Guest contributor, Carlotta Cooper of DogFood.guru
Is your dog scratching like crazy? Is his skin red? Is he losing hair? With symptoms like these, pet owners often think, “Ah ha! Rufus has fleas!” Or mange, or another pest or skin problem. But if you rule out fleas and obvious pests, you'll sometimes find that your dog has a food allergy.
It's estimated that about 10 percent of allergies in dogs are due to food allergies. That makes them the third most common cause of allergies in dogs, behind flea bite allergies and inhalant allergies (things like pollen). They're a common cause of itching and scratching in dogs.
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What are the symptoms of food allergies?
Dogs with food allergies typically display the symptoms described above. They will scratch, make their skin red and raw, lose hair, and can become bald in patches. They can develop hot spots and skin infections in the places on their skin they have damaged. Sometimes they also develop ear infections. The most common places for dogs to show signs of skin damage are on their face (which they often scratch or rub with their paws), their paws (which they often lick), their forelegs, armpits, and their tail area.
Dog food allergens
If your dog has a food allergy, it can be hard to diagnose and control, depending on what your dog happens to be allergic to. The most common food allergens are some of the most common ingredients found in dog foods: beef, dairy products, chicken, lamb, fish, chicken eggs, corn, wheat, and soy. None of these ingredients are really “bad” foods. Most dogs can eat them without any problems. There's nothing wrong with chicken or fish or eggs, and so on. They are simply found in so many dog foods today that some small percentage of dogs have become allergic to them.
Diagnosing a food allergy
If you do have a dog with a food allergy, you can talk to your veterinarian about trying your dog on an elimination diet. This kind of diet puts your dog on a very simple diet with just one protein which he hasn't eaten before. Then you can introduce different things to his diet, one at a time, to see what causes a reaction. This method takes some time but it's the best way to figure out exactly what your dog is allergic to.
Some people try to guess what their dog might be allergic to and try different dog foods, hoping they will get a food that their dog can eat. This method might work for a while but in the long run, it's usually less successful and ends up costing more money since you'll have to discard a lot of expensive dog foods your dog can't eat.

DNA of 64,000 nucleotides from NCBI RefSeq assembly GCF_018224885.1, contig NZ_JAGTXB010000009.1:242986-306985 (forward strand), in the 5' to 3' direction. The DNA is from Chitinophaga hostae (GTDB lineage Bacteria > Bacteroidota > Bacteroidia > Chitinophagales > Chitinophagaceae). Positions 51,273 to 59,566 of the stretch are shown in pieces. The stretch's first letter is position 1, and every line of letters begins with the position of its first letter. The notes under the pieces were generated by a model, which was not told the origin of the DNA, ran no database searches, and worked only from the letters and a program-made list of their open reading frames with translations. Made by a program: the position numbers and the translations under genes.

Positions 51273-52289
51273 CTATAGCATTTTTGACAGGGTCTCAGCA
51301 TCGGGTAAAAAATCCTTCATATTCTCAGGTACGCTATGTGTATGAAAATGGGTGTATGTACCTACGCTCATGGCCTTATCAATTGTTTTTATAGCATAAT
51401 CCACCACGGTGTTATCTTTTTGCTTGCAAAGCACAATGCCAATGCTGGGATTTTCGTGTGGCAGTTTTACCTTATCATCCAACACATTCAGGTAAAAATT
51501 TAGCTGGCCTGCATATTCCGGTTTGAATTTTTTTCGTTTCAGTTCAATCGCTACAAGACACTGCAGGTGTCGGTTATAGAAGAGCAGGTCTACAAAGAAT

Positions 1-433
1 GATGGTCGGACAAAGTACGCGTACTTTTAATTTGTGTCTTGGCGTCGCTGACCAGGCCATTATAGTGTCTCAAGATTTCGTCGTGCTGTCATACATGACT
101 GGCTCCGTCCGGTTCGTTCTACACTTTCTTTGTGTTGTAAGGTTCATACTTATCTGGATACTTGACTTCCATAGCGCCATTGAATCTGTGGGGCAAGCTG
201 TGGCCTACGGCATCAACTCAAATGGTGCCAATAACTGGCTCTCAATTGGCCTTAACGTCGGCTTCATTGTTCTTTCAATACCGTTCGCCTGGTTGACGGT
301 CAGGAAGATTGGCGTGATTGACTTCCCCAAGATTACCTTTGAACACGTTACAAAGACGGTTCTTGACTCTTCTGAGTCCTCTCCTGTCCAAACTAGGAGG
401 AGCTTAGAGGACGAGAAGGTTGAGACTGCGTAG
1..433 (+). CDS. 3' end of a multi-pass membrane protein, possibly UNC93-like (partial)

No matter what your dog is allergic to, there are lots of great dog foods available today. Once you know what is triggering your dog's allergy, you should be able to find a good food that he can eat. If there's nothing available from your local pet food store, there are some very good prescription diets for dogs with allergies. They cost more but your dog will be able to eat and the skin problems will clear up. Fatty acids like omega-3 and omega-6 and Linoleic acid are often added to the diet of dogs recovering from skin problems to help their skin heal. Vitamins C and E are also often found in dog foods for skin health.
What's a food intolerance?
Lots of people think their dog has a food allergy when what he really has is a food intolerance. So, what's the difference? Food allergies are true allergies. They cause itching and scratching and all the symptoms described above. A food intolerance is a gastrointestinal problem. Have you ever eaten something – maybe a food that you love – but it does a number on your stomach? Maybe you love spicy food but you spend the rest of the night in the bathroom. That's a food intolerance. Diarrhea and vomiting are symptoms of a food intolerance.
If your dog has a food intolerance, you will need to avoid feeding foods that contain that certain ingredient or combination of ingredients, just as you avoid foods for a food allergy. If you're not sure what the ingredient might be that's causing your dog's food intolerance, talk to your vet. She can work with you and your dog to identify the offending ingredient.
Does the quality of the food matter?
Nope. (Meaning - as far as allergies are concerned) Food quality has nothing to do with food allergies or food intolerances. You can feed your dog the best, most expensive organic/free range/pasture-raised dog food on earth but if it happens to contain something he's allergic to, he will have the same reaction. There is absolutely no reason for you to feel guilty for your dog's food allergy or food intolerance or feel guilty about what you're feeding your dog. This reaction is something your dog's body is doing. It's not something that you've done.
You should also know that food allergies and food intolerances can happen with any dog, male or female, spayed/neutered or intact, at any age (once they're no longer a very young puppy). Allergies and intolerances can suddenly develop even when a dog is much older. They happen to mutts and purebreds both. They just happen.
Carlotta is a writer for DogFood.Guru. She's a long-time contributing editor for the weekly dog show magazine Dog News. She's also the author of The Dog Adoption Bible, the Dog Writers Association of America Adoptashelter.com Award winner for 2013.
Thank you Carlotta for this great article. When Oscar shows signs of being itchy, we call him Scratchy Von Itchy or Mr. Licky Pants.